We explore the potential of CNN-based models for gallbladder cancer (GBC) detection from ultrasound (USG) images as no prior study is known. USG is the most common diagnostic modality for GB diseases due to its low cost and accessibility. However, USG images are challenging to analyze due to low image quality, noise, and varying viewpoints due to the handheld nature of the sensor. Our exhaustive study of state-of-the-art (SOTA) image classification techniques for the problem reveals that they often fail to learn the salient GB region due to the presence of shadows in the USG images. SOTA object detection techniques also achieve low accuracy because of spurious textures due to noise or adjacent organs. We propose GBCNet to tackle the challenges in our problem. GBCNet first extracts the regions of interest (ROIs) by detecting the GB (and not the cancer), and then uses a new multi-scale, second-order pooling architecture specializing in classifying GBC. To effectively handle spurious textures, we propose a curriculum inspired by human visual acuity, which reduces the texture biases in GBCNet. Experimental results demonstrate that GBCNet significantly outperforms SOTA CNN models, as well as the expert radiologists. Our technical innovations are generic to other USG image analysis tasks as well. Hence, as a validation, we also show the efficacy of GBCNet in detecting breast cancer from USG images. Project page with source code, trained models, and data is available at https://gbc-iitd.github.io/gbcnet

* Accepted in IEEE/CVF Computer Vision and Pattern Recognition (CVPR) 2022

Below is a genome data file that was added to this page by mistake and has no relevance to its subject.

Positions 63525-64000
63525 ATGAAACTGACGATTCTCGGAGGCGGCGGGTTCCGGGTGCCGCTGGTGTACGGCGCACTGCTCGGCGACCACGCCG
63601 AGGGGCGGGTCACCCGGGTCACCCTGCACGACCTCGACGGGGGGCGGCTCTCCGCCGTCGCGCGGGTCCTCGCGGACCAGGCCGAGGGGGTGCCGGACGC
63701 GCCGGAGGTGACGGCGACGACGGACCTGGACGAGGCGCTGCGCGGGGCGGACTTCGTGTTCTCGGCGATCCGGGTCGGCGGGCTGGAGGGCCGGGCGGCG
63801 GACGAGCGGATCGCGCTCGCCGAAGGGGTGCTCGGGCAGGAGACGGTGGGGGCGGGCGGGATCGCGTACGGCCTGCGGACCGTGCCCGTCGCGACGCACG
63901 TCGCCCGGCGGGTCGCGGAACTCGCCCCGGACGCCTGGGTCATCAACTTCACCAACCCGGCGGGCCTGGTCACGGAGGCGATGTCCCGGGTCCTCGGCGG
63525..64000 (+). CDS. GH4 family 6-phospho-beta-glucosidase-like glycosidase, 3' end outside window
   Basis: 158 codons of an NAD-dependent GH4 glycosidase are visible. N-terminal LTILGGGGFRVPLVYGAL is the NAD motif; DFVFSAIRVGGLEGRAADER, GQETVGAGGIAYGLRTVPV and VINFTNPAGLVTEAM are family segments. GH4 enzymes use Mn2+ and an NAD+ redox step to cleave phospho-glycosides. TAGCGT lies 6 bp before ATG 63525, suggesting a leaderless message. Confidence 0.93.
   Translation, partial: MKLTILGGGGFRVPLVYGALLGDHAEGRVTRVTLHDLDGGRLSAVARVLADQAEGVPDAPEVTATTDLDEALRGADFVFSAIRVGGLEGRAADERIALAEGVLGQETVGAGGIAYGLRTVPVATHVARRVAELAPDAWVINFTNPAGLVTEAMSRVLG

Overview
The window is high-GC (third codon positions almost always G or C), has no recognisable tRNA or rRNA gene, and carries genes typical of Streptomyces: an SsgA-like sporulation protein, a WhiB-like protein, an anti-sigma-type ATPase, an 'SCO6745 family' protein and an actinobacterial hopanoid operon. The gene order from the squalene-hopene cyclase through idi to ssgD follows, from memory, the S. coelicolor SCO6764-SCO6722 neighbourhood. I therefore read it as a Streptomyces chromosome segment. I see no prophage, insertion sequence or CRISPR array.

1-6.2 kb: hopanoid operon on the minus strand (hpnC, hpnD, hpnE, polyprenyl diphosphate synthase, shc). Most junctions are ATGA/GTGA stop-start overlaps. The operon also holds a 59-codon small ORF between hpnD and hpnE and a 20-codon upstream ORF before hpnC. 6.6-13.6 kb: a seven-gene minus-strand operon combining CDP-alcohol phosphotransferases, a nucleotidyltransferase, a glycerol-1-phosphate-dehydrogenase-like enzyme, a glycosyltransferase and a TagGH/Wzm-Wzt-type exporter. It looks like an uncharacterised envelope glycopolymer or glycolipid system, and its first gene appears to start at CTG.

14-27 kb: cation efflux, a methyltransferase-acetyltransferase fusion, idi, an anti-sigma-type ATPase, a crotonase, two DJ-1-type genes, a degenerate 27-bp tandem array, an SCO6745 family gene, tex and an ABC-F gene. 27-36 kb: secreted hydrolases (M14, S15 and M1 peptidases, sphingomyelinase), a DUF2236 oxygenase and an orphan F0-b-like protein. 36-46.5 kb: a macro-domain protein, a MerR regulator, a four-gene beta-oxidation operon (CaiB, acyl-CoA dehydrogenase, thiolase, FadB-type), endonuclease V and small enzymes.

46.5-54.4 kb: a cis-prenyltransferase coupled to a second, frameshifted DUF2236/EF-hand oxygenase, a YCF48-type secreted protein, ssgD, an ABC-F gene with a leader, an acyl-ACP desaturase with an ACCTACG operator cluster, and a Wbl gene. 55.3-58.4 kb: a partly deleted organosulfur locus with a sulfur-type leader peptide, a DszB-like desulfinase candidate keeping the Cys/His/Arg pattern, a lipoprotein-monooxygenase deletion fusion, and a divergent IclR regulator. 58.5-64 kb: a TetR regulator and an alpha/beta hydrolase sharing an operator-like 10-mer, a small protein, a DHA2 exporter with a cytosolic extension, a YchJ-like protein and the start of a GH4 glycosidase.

Deep Semi-supervised Metric Learning with Dual Alignment for Cervical Cancer Cell Detection

Apr 07, 2021
Zhizhong Chai, Luyang Luo, Huangjing Lin, Hao Chen, Pheng-Ann Heng

With availability of huge amounts of labeled data, deep learning has achieved unprecedented success in various object detection tasks. However, large-scale annotations for medical images are extremely challenging to be acquired due to the high demand of labour and expertise. To address this difficult issue, in this paper we propose a novel semi-supervised deep metric learning method to effectively leverage both labeled and unlabeled data with application to cervical cancer cell detection. Different from previous methods, our model learns an embedding metric space and conducts dual alignment of semantic features on both the proposal and prototype levels. First, on the proposal level, we generate pseudo labels for the unlabeled data to align the proposal features with learnable class proxies derived from the labeled data. Furthermore, we align the prototypes generated from each mini-batch of labeled and unlabeled data to alleviate the influence of possibly noisy pseudo labels. Moreover, we adopt a memory bank to store the labeled prototypes and hence significantly enrich the metric learning information from larger batches. To comprehensively validate the method, we construct a large-scale dataset for semi-supervised cervical cancer cell detection for the first time, consisting of 240,860 cervical cell images in total. Extensive experiments show our proposed method outperforms other state-of-the-art semi-supervised approaches consistently, demonstrating efficacy of deep semi-supervised metric learning with dual alignment on improving cervical cancer cell detection performance.